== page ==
Across China: Volunteer moms caring for left-behind children rises

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LANZHOU, May 12 (Xinhua) -- When Li Dan first met Chenchen (pseudonym), a left-behind child in the fourth grade, she felt as if the memories of her childhood came flooding back.

"Her eyes were full of shyness, different from her peers," the 29-year-old civil servant recalled. "She looked like me 20 years ago."

Chenchen, 9, grew up with her grandparents in Jinta County of Jiuquan City, northwest China's Gansu Province, as her parents had divorced years earlier and her father had gone to work in different cities throughout the year.

Over the past decades, China's rapid industrialization and urbanization have led hundreds of millions of rural residents to flock to large cities in search of work, leaving the underage children in the care of grandparents and relatives.

These left-behind children can face academic difficulties, psychological problems, and safety risks when they lack proper care from capable guardians. The issue has triggered widespread concerns.

This year, the All-China Women's Federation launched a three-year caring campaign, recruiting female volunteers nationwide to serve as volunteer moms for left-behind children.

Due to similar childhood experiences, Li signed up for the program as soon as she saw the recruitment notice and was matched with Chenchen by the local women's federation.

Their first meeting two months ago did not end well. Li brought snacks and a new school bag as gifts, but Chenchen refused to talk. "She just sat there all afternoon. She was so quiet and sensitive," Li said.

Her heart ached for the girl, as she understood that children growing up in this kind of incomplete family often have a tough time trusting and communicating with strangers.

From that day on, Li became a regular visitor to Chenchen's home. She brought her new clothes and books, helped her with her homework, and took her to amusement parks.

After weeks, the efforts finally paid off when Chenchen shared with Li her school gossip and love of dancing. "I was so happy to see her change. It was like healing the young version of me," Li said.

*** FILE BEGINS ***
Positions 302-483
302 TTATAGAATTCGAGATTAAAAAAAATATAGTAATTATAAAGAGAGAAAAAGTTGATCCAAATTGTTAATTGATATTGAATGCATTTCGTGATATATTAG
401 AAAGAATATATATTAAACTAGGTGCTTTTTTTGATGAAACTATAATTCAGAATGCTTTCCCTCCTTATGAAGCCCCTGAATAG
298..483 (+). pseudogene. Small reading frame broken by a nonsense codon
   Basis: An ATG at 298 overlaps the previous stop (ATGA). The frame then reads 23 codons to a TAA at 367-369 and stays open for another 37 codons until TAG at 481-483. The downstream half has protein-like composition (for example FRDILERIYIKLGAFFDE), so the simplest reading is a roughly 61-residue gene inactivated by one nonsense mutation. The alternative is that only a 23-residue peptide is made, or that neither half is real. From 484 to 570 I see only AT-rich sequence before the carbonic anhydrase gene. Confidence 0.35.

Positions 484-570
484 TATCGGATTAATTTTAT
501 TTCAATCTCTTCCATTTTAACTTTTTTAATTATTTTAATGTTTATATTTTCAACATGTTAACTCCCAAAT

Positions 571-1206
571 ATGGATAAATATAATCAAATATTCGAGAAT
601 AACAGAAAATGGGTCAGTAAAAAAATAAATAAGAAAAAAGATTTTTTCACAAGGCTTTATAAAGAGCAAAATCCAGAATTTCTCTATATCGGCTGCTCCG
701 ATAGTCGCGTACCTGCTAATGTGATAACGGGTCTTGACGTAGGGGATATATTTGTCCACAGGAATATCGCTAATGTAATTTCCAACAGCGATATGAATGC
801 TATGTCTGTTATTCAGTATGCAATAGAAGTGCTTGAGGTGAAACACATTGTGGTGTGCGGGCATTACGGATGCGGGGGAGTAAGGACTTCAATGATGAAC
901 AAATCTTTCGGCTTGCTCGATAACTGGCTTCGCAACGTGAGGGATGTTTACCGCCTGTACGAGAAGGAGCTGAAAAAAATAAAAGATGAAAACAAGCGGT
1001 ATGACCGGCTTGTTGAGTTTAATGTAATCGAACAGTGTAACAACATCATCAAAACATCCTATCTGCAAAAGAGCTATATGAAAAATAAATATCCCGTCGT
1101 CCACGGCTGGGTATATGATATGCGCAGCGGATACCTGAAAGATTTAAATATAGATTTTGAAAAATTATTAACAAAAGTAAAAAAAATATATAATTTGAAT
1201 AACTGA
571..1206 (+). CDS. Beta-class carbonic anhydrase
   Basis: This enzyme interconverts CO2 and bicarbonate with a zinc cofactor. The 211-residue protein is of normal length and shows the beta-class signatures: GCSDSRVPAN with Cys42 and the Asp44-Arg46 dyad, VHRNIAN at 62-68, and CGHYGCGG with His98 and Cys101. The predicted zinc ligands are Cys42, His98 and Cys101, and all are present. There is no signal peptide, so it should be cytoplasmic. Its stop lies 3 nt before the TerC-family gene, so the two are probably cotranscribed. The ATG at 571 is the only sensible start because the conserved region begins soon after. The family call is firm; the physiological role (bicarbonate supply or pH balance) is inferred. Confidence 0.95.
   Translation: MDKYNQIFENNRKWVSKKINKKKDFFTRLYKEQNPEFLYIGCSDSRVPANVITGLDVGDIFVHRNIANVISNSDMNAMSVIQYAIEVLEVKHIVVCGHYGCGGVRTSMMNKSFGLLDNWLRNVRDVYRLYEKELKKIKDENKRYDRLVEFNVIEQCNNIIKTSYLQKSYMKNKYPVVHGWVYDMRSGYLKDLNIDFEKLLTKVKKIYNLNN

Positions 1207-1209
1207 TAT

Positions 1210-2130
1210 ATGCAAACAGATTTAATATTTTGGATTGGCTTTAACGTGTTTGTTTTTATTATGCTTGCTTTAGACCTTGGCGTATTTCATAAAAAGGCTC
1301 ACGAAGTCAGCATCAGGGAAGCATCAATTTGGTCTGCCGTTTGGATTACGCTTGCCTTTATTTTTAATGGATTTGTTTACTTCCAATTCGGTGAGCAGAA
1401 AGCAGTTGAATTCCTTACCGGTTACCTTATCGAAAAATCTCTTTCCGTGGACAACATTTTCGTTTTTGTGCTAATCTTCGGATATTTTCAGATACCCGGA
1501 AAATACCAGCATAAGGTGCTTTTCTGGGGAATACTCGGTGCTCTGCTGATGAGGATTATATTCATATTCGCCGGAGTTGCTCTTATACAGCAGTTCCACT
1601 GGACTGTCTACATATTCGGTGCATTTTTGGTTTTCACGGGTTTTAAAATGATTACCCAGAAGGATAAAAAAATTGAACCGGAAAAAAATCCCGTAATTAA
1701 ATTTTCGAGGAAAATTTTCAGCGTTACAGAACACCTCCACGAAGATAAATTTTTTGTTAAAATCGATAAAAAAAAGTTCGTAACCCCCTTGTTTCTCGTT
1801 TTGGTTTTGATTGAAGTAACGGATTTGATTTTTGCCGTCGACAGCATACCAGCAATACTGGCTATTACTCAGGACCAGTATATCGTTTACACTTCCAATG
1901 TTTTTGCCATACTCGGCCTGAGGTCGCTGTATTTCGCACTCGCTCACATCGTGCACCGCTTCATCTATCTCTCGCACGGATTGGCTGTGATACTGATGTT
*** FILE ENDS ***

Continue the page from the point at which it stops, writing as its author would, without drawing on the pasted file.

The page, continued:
According to the Gansu Provincial Women's Federation, the total number of registered volunteer mothers in Gansu has reached more than 42,000, caring for more than 46,700 left-behind children.

Professionals in the fields of legal aid, psychological counseling, and special education have joined the team to offer their help.

Li Weirong, with decades of experience in education and children's psychological counseling in Lanzhou, capital of Gansu, provides free training classes and psychological support to left-behind children.

"Using my expertise to help more children is the most fulfilling thing for me," the 53-year-old said proudly.

Regular training courses organized by local governments at various levels help volunteer moms gain experience and develop skills.

Chen Wenxia, a high school teacher in the city of Wuwei, has received special education and child psychology courses training and can now better communicate with her "son" Xiaowei (pseudonym), a 9-year-old boy with intellectual disabilities.

"The growth of each left-behind child is a marathon, requiring accurate and professional care and the participation of the whole society," said Chen.

"I hope that we can help them find more love and that love will be their lifelong companion, always nourishing them," said Li Weirong, sending her best wishes to left-behind kids on this year's Mother's Day on Sunday. Enditem

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